The minister said: "The days of walking both sides of the
street are over. It's a nonsense not having linguistic
criterion attached to the Gaeltacht. If you are in the
Gaeltacht, one would imagine the first brand you would sell
is the Irish language. The Irish language brand is the

But the counter argument, put by Sile Gorman, the Dingle
Peninsula tourism spokesperson, is: "Twenty years ago, our
children had to emigrate but now, because of tourism, they
have a real choice and can remain on the peninsula. The
government has spent millions promoting the Dingle
peninsula brand and now they want to throw it away."

If, as expected, the plebiscite confirms a strong desire to
retain the Dingle name, the minister will face calls from
the local council to allow the title to reappear on
signposts and other designations.


Church In Legal Threat To Residents

By Deborah McAleese
19 October 2006

The Catholic Church has threatened a group of residents
with legal action if they attempt to obstruct the
demolition of a community hall.

Residents from Drumaroad, outside Castlewellan, Co Down,
have been warned by the Diocese of Down and Connor that a
High Court injunction will be sought against them if they
continue blocking the bulldozers from moving in to demolish
Drumaroad Hall.

The threat has angered residents who have accused the
diocese of refusing to meet them to discuss their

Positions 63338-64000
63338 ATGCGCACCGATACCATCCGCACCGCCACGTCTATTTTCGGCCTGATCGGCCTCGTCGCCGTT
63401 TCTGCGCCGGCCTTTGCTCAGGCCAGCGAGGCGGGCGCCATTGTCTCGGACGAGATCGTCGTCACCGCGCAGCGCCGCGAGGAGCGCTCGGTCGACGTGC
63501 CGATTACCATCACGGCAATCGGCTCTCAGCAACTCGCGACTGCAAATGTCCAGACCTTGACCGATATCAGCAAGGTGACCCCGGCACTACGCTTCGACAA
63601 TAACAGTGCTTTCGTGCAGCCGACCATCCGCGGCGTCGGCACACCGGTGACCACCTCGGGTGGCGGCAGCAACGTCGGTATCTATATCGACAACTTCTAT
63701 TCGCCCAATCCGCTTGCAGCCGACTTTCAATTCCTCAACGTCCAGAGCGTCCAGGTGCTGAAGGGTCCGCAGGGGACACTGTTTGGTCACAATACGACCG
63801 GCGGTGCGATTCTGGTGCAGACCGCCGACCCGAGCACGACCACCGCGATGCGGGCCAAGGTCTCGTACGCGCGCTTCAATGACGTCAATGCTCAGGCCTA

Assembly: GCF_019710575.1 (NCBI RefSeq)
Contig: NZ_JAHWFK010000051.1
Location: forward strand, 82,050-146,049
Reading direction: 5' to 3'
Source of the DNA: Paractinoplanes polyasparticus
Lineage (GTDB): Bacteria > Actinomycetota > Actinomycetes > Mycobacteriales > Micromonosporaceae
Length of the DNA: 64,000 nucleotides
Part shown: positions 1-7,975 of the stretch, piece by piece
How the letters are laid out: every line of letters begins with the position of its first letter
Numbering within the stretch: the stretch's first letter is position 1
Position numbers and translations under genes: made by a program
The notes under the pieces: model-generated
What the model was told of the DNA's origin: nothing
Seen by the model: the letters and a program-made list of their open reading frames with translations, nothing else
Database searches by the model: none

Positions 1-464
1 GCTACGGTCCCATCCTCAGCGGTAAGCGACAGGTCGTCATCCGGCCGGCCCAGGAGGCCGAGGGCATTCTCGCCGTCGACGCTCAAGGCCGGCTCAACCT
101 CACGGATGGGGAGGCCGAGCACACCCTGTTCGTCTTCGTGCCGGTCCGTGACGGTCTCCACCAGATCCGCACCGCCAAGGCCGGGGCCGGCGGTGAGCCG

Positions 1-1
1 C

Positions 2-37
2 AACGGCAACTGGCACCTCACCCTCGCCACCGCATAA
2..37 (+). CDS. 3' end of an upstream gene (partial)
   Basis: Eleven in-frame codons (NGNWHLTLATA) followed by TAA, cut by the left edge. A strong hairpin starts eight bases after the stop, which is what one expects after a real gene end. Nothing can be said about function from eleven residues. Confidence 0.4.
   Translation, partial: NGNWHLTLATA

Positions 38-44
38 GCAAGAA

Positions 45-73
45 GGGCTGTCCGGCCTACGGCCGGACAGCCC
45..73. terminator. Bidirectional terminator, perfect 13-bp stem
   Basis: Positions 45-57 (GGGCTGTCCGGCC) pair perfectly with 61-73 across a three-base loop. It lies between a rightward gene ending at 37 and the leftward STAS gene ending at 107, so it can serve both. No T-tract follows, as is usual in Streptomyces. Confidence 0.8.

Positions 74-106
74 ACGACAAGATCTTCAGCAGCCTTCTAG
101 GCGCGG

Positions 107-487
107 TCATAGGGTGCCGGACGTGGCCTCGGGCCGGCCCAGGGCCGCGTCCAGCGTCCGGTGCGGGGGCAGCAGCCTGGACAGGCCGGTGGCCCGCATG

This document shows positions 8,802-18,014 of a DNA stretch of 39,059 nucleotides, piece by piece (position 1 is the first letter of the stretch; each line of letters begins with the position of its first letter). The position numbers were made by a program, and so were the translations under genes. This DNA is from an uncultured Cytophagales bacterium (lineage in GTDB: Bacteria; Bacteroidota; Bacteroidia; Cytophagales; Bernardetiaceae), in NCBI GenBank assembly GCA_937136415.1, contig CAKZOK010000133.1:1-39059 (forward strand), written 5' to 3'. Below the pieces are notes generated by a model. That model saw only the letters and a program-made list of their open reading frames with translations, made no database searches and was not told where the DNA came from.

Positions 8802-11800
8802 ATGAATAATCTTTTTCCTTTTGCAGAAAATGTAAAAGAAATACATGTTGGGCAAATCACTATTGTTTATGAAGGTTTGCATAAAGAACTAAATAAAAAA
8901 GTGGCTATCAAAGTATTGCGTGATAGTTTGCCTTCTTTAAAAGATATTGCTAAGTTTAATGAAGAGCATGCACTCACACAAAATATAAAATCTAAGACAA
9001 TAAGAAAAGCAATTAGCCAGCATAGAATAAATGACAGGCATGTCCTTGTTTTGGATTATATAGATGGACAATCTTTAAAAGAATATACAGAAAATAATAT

opposition to the demolition.

However, the diocese has said the building is not safe and
needs to be knocked down as soon as possible.

This is the latest twist in a six year battle between
residents and the diocese after Parish Priest Fr John Moley
decided to demolish the community hall in 2000.

Residents staged a number of protests and even attempted to
secure a High Court order preventing the Diocese from
carrying out the work.

The local regeneration group said it wanted the hall to be
kept for community use. However, the diocese claimed that
the property was an unnecessary financial burden.

In August the hall was partly demolished but completion
work was forced to a halt when residents moved in to

The diocese fears that the hall now poses a health and
safety hazard and said if necessary it will go to the High
Court to stop residents from obstructing any further
demolition work.

A spokesman for Down and Connor said: "The trustees of
Drumaroad Hall have been advised that the premises are not
safe and therefore the hall must be demolished."

Patrick Clarke, project development officer for Drumaroad
Community Regeneration Group, said residents are upset that
the Diocese will not meet with them.

He added: "It seems incredible that the diocese of Down and
Connor would rather resort to taking legal action against
our members instead of meeting with our group to discuss
Drumaroad hall.

"Our group cannot understand why no-one from the diocese
office will sit down and discuss the hall in order to reach
some form of agreement, which our group believes will
ultimately benefit the local school, the local parish and
the local community in the long term. Instead the diocese
are happy to take legal action rather than meeting with

To Subscribe to Irish Aires Google News List, click Here.
To Unsub from Irish Aires Google News List, click Here
For options visit:

Or join our Irish Aires Yahoo Group, Click here

To Get RSS Feed for Irish Aires News click HERE
(Paste into a News Reader)

To October Index
To Index of Monthly Archives
Comments: Post a Comment

<< Home

This page is powered by Blogger. Isn't yours?